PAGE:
Saturday, May 22, 2010

Recess Coaches: Do they stop bullying?

A recent trend among schools has been to hire recess coaches, people whose job is to basically run recess, organizing games and generally supervising the kids. Now, I’m all for anything that reduces the workload on teachers (if recess is supervised by a recess coach, that means it’s one less duty that teachers have to do). But, that’s not the purpose of recess coaches. Recess coaches are there to “curb bullying and behavior problems, foster social skills and address concerns over obesity. They also hope to show children that there is good old-fashioned fun to be had without iPods and video games." There are valid criticisms regarding whether a recess coach is enough to achieve any of those goals, but I want to talk specifically about how effective recess coaches are at curbing bullying.

It would be pointless to argue that recess coaches do nothing to curb bullying. Increased supervision does stop bullying--in the immediate area of the supervisor. Most bullies aren’t going to do their bullying in a place where they’re going to be observed (Eddie Haskell springs to mind). But stopgap measures like increased supervision do nothing to address the root causes of bullying, and kids who want to will still have plenty of opportunities for bullying. If nothing else, the bullying can take place outside of school, either in person or online (completely unrelated note--the word bullying starts to look really odd when you write it a bunch of times).

Bullying happens because some kids feel the need to exert power over other kids, and because witnesses are either afraid to intervene, or don’t have the tools to do so. Stopping bullying requires giving bystanders the tools to intervene when they see bullying happening, and changing the culture so that certain kids don’t feel that need to exert power. One of those is relatively simple, if not always easy. The other will take a bit longer. But no one ever said social justice work was easy.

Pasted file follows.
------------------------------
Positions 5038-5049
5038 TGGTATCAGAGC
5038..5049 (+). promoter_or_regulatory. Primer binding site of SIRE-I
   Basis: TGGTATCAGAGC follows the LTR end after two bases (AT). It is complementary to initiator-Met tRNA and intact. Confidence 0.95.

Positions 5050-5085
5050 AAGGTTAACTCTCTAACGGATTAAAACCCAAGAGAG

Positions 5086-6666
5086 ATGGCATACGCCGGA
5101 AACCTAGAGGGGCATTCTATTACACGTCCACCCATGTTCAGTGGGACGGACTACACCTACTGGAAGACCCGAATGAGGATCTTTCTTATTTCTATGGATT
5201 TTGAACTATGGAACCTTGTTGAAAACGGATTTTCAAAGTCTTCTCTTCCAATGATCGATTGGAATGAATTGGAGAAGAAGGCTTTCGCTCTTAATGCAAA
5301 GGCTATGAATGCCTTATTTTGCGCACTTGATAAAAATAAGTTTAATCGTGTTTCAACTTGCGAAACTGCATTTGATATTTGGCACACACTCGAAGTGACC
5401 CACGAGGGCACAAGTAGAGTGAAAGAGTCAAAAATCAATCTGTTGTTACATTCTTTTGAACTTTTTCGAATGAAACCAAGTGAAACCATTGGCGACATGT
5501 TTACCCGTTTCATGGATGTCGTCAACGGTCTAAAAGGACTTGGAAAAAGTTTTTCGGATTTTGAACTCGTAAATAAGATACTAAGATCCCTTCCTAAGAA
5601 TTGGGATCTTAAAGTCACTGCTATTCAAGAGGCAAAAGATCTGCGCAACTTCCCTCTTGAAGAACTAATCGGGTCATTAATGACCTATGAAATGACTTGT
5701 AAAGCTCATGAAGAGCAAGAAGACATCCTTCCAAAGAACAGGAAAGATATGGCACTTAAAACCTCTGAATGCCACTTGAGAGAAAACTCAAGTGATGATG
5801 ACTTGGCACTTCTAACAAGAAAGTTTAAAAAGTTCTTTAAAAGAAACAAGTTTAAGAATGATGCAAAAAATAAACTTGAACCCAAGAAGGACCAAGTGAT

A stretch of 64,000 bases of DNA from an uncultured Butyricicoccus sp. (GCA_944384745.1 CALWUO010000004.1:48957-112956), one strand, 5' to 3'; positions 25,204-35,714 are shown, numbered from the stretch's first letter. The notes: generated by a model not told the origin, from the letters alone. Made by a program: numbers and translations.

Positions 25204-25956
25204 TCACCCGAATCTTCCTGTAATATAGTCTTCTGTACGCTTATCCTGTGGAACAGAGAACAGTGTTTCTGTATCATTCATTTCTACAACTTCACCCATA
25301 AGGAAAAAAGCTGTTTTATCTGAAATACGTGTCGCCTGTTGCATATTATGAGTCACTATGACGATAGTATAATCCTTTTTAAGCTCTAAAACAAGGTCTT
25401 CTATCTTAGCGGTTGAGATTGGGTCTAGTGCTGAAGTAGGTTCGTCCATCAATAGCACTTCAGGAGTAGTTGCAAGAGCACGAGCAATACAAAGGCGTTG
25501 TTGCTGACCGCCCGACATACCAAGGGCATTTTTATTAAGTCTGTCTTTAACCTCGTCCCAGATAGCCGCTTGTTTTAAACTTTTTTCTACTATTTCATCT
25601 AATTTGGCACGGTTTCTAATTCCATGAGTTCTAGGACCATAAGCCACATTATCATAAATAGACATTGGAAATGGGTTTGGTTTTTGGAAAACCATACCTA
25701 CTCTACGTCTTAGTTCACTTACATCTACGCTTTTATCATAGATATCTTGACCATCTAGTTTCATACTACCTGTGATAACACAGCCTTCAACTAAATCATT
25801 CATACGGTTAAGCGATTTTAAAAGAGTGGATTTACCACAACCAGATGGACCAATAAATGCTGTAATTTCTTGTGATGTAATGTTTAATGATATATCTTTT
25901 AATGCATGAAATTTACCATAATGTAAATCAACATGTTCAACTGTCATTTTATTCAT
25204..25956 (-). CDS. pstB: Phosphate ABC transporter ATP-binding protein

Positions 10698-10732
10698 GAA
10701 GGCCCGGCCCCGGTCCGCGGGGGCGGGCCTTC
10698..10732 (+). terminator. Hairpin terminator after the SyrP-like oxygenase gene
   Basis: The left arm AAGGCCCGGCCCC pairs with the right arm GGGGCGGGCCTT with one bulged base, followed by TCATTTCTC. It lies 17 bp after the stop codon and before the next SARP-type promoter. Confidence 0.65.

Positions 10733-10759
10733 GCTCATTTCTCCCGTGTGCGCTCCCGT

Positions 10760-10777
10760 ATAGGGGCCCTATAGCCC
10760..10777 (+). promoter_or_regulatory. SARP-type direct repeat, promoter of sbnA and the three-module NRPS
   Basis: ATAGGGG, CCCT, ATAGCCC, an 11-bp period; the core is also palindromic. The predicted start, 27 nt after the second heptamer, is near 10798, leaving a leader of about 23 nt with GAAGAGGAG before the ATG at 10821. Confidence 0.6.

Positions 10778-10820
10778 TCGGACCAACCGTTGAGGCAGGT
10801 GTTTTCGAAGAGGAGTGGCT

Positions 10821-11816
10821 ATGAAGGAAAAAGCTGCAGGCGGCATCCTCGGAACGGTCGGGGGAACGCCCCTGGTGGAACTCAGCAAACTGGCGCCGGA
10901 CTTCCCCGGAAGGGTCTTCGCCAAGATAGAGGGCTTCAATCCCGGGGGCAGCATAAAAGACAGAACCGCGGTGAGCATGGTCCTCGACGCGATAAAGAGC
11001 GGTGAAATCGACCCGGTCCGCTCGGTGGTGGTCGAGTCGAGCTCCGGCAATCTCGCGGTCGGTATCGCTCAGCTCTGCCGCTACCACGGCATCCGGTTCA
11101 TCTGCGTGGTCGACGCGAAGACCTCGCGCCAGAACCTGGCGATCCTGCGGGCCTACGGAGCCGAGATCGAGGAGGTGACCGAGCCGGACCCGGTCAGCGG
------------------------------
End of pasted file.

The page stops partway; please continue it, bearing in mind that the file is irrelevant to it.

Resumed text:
So how do we work with bystanders (who, after all, make up the majority of kids) to give them both the tools and willingness to step in? As you might expect, I’m a firm believer in theatre techniques. Things like Boal work, mantle of the expert activities, and even basic improv techniques can be used to encourage students to talk about the bullying they’ve witnessed or experienced, which develops the sense of group cohesion necessary to make students want to intervene. Those same techniques can be used to help students develop tactics and tools for intervening. And, theatre and other art programs can be used to help young students develop empathy, which helps discourage bullying at its source, the bully (I’m also interested in the Roots of Empathy program, which I plan to write about soon).

So, do recess coaches help curb bullying at recess? Yes, probably. Do they do anything to stop bullying as a societal phenomenon? I have to say no. For now, curbing bullying means that students themselves need to formulate their own reasons and tactics for stopping bullying on the ground. Actually ending bullying will take a major cultural shift--until we eliminate the hierarchies that exist in our society and our schools, bullies will continue to have the desire and the means to bully.

Saturday, May 1, 2010

In Which I Consider Questions of Accessibility and Disablism

Inspired by this post at Womanist Musings (which everyone should read because it's really awesome and thought-provoking, and also that's just a great blog in general), I spent this past week trying to think about issues of accessibility as I went about my daily life. And so in this post I’m going to talk a little about what it was like to be aware of the accessibility (or lack thereof) in the places I went, and then I’ll be talking about which buildings seemed pretty good, and which were seriously lacking. I decided to focus on accessibility for people with limited mobility, just because that seemed like the simplest thing for me, as a currently able bodied person, to look around and see (or not see, as the case may be).